Comment

An act of vindictive pettiness

THE ANZ was once again this week denied an operating licence. That is to say the Daily News and the Daily News on Sunday won’t be back on the streets for as long as it pleases those presuming to shape the future of this c

ountry. It also means Zimbabweans have been denied alternative media voices simply because those in power believe that only their views should be heard.


What we find distressing about the Media and Information Commission (MIC)’s ruling is its vindictive pettiness. The fact is the MIC, which reflects the attitude of government towards the private media, is intolerant of media diversity and freedom.


MIC chairman Tafataona Mahoso has become an instrument of media tyranny used to close four newspapers — the two ANZ titles, the Tribune and the Weekly Times .


Mahoso’s latest determination in the ANZ case does not add value whatsoever to the September 11 2003 Supreme Court judgement which led to the closure of the media group. It simply regurgitates the Supreme Court rationale for the earlier decision to halt publication while ignoring the court’s instruction that the newspaper group should apply again for registration.


Mahoso’s verdict amounts to defiance of the Supreme Court ruling to re-consider an ANZ application for registration on its merits. The court ordered the ANZ to register before its constitutional challenge against Aippa could be heard.


The Mahoso-led commission ruled that the ANZ cannot resume operations because it contravened sections of Aippa by publishing the Daily News without a registration certificate and using unaccredited journalists. Mahoso decreed that this was “inexcusable”.


But the ANZ and its journalists had committed no offence to justify the closure of their newspapers. Up until the time of the closure of the papers, none of its workers had been convicted of any offence as a result of the said non-registration.


Much was made in the MIC’s verdict of the status of Chengetai Zvauya who had been convicted of criminal defamation. But his case was under appeal at the time and he was eventually acquitted. Why then was he not afforded a stay of judgement by the MIC in keeping with legal precedent?


This is the problem with selective application of a law created to pursue personal vendettas camouflaged as the public interest. Nothing could be as contemptible as the commission’s reasons for its verdict.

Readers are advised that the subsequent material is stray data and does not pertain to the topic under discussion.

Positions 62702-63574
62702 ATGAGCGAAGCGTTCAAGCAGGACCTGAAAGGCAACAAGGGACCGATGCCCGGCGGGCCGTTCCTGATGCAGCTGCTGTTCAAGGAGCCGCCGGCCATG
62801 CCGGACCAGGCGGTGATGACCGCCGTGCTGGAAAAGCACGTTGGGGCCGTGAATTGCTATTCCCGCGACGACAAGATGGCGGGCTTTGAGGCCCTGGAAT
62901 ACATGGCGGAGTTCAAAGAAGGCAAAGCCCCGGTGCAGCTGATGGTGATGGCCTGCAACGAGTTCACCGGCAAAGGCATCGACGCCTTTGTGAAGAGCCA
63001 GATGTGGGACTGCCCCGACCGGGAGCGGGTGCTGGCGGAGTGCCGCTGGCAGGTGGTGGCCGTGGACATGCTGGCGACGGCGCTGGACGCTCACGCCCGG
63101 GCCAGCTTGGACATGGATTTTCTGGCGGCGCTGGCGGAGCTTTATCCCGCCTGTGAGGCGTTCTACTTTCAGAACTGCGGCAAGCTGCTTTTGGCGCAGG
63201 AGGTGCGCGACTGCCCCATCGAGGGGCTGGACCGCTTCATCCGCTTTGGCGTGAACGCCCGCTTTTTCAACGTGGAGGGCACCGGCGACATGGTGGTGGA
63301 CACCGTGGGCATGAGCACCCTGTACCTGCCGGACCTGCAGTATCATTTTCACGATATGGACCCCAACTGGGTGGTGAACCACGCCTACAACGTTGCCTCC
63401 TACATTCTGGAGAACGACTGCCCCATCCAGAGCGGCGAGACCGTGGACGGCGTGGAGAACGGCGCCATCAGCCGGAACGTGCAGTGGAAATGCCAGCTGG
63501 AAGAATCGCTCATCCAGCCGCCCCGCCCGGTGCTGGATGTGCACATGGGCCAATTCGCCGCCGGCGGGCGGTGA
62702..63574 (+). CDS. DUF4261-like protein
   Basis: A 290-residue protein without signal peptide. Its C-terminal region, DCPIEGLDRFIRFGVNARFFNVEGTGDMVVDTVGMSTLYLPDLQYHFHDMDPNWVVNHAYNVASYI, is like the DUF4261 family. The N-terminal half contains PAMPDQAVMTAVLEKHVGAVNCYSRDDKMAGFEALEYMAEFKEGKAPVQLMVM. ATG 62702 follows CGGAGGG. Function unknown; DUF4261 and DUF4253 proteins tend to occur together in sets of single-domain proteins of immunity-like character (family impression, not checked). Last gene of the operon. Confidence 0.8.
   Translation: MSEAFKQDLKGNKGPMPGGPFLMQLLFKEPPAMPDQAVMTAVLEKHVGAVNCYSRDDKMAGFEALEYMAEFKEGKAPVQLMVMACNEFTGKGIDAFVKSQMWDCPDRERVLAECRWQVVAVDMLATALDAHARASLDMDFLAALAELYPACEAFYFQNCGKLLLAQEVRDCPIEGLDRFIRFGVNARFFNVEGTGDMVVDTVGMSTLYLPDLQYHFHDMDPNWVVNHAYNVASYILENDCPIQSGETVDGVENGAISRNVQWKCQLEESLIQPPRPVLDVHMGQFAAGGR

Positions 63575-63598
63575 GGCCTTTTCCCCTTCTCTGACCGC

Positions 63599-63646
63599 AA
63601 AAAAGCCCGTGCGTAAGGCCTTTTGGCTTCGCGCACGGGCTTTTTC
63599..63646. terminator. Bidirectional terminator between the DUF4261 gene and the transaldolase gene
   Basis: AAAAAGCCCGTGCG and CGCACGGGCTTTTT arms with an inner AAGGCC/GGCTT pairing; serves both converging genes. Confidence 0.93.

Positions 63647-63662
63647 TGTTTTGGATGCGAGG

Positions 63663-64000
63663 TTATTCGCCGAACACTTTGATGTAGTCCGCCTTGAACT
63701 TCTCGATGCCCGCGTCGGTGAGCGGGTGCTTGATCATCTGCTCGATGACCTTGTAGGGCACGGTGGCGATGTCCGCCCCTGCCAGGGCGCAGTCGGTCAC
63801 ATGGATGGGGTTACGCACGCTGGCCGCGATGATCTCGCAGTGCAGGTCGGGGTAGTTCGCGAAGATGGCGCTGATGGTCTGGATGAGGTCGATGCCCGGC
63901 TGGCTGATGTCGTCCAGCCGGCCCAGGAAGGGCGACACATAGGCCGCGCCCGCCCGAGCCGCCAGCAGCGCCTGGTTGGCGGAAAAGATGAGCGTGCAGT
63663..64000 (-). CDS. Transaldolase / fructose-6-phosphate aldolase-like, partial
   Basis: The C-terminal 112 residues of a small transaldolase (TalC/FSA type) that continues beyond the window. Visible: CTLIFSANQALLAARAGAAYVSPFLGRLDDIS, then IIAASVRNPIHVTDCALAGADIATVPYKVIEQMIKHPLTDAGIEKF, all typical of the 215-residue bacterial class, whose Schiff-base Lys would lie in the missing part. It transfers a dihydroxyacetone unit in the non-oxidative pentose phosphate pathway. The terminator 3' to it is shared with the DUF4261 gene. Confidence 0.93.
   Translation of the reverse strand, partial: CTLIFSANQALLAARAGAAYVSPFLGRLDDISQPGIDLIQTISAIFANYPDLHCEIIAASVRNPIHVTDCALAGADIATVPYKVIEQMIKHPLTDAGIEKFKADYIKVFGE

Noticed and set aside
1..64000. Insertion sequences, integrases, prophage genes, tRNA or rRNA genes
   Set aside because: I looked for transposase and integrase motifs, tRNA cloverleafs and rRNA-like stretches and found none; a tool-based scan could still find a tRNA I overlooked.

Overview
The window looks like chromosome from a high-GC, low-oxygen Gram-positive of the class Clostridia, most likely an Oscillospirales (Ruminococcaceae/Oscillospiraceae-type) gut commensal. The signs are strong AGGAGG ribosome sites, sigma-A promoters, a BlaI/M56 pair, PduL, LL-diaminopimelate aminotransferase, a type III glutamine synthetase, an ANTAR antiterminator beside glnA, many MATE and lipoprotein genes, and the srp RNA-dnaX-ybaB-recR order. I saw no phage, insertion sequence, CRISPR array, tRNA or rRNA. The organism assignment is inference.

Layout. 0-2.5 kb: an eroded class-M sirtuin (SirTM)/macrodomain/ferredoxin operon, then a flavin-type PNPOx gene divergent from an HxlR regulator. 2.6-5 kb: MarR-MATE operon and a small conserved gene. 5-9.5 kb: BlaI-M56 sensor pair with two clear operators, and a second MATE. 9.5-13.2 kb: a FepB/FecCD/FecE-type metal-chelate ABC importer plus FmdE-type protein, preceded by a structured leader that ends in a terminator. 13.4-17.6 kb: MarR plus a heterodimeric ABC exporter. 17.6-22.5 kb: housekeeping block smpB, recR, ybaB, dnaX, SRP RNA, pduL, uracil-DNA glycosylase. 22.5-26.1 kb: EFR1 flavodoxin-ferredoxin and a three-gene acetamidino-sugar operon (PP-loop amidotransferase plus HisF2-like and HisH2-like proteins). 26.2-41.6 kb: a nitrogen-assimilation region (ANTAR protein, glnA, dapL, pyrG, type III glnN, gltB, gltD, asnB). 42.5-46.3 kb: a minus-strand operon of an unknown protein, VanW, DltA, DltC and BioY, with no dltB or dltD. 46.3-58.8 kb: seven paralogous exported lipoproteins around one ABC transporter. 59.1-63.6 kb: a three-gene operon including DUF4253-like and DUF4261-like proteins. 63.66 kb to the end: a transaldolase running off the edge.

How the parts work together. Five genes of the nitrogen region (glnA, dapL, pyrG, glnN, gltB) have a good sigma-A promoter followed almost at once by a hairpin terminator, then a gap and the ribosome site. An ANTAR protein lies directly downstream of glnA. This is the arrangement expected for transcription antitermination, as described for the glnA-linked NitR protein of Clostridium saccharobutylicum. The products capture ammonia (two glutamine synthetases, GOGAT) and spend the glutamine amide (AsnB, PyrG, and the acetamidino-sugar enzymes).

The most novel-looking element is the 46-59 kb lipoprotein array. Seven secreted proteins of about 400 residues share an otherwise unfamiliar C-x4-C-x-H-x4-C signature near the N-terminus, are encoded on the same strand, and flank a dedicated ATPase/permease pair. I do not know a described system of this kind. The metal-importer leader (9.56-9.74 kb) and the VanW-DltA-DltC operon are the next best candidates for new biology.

While the Supreme Court asked the ANZ to respond to issues raised in its questionable “dirty hands” ruling, it did not require the MIC to move the goal posts when dealing with the media group. When the court advised the ANZ to apply it must have been satisfied that once the ANZ met the criteria for registration, justice would prevail.


But according to Mahoso and his commission, the court was woefully mistaken. This week they sat as the supreme executioner to rule that the ANZ had not responded “to every alleged contravention in the 2003 determination” and decided they were not satisfied. Are these the new criteria for registration of all media houses, we ask?


What does Mahoso think he is doing by reducing himself to a tool of media repression while pretending to be a media analyst? What sort of a media trainer would produce students but shut down papers where they could work because he does not like the editorial content of those publications? This is abuse of power writ large.


What is also clear is that Aippa is being used by party ideologues to override the national interest.


MDC legislator Roy Bennett obtained no less than six court orders against the seizure of his Charleswood Estate. They were ignored. Two weeks ago a judge ruled that no development should take place on Whitecliff Farm because it was private property. Again that interim order was ignored by government.


We raise these examples to show how illegal actions that threaten property rights have been systematically ignored with disastrous consequences for investment, while petty laws designed to suppress the media are enforced with fundamentalist zeal by our “Council of Guardians”.


Who poses the greater threat: a journalist who is not accredited or a minister choosing which court orders will be enforced and which will not?


We are appalled by Mahoso’s widening discretionary powers about how media houses should be registered. It is evident from all this that the government does not believe its stable of dissembling papers can survive the cold wind of competition .


The truth is that no banning of newspapers will help Zimbabwe overcome the current political and economic crisis, nor its growing reputation as an international leper. If anything the government and its hired hands are doing everything possible to ensure we remain an “outpost of tyranny”.